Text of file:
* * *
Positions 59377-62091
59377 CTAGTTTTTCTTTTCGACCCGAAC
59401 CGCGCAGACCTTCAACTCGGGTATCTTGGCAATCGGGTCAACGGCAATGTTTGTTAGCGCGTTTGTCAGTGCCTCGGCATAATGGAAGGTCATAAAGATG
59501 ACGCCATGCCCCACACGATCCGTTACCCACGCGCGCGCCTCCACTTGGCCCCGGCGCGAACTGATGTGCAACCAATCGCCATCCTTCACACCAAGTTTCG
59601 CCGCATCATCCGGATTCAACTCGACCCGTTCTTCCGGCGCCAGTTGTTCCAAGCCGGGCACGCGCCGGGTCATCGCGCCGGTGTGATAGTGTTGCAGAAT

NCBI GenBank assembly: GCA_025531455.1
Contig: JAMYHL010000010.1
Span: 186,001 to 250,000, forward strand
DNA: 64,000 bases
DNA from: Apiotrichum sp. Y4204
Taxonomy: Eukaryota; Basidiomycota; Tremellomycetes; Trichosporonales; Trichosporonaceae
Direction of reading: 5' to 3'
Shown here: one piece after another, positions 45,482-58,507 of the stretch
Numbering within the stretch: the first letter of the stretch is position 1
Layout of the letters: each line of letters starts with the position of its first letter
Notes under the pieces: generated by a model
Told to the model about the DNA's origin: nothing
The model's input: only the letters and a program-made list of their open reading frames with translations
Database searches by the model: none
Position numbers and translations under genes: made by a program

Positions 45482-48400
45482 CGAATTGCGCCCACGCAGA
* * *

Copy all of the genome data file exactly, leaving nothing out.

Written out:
Positions 59377-62091
59377 CTAGTTTTTCTTTTCGACCCGAAC
59401 CGCGCAGACCTTCAACTCGGGTATCTTGGCAATCGGGTCAACGGCAATGTTTGTTAGCGCGTTTGTCAGTGCCTCGGCATAATGGAAGGTCATAAAGATG
59501 ACGCCATGCCCCACACGATCCGTTACCCACGCGCGCGCCTCCACTTGGCCCCGGCGCGAACTGATGTGCAACCAATCGCCATCCTTCACACCAAGTTTCG
59601 CCGCATCATCCGGATTCAACTCGACCCGTTCTTCCGGCGCCAGTTGTTCCAAGCCGGGCACGCGCCGGGTCATCGCGCCGGTGTGATAGTGTTGCAGAAT

NCBI GenBank assembly: GCA_025531455.1
Contig: JAMYHL010000010.1
Span: 186,001 to 250,000, forward strand
DNA: 64,000 bases
DNA from: Apiotrichum sp. Y4204
Taxonomy: Eukaryota; Basidiomycota; Tremellomycetes; Trichosporonales; Trichosporonaceae
Direction of reading: 5' to 3'
Shown here: one piece after another, positions 45,482-58,507 of the stretch
Numbering within the stretch: the first letter of the stretch is position 1
Layout of the letters: each line of letters starts with the position of its first letter
Notes under the pieces: generated by a model
Told to the model about the DNA's origin: nothing
The model's input: only the letters and a program-made list of their open reading frames with translations
Database searches by the model: none
Position numbers and translations under genes: made by a program

Positions 45482-48400
45482 CGAATTGCGCCCACGCAGA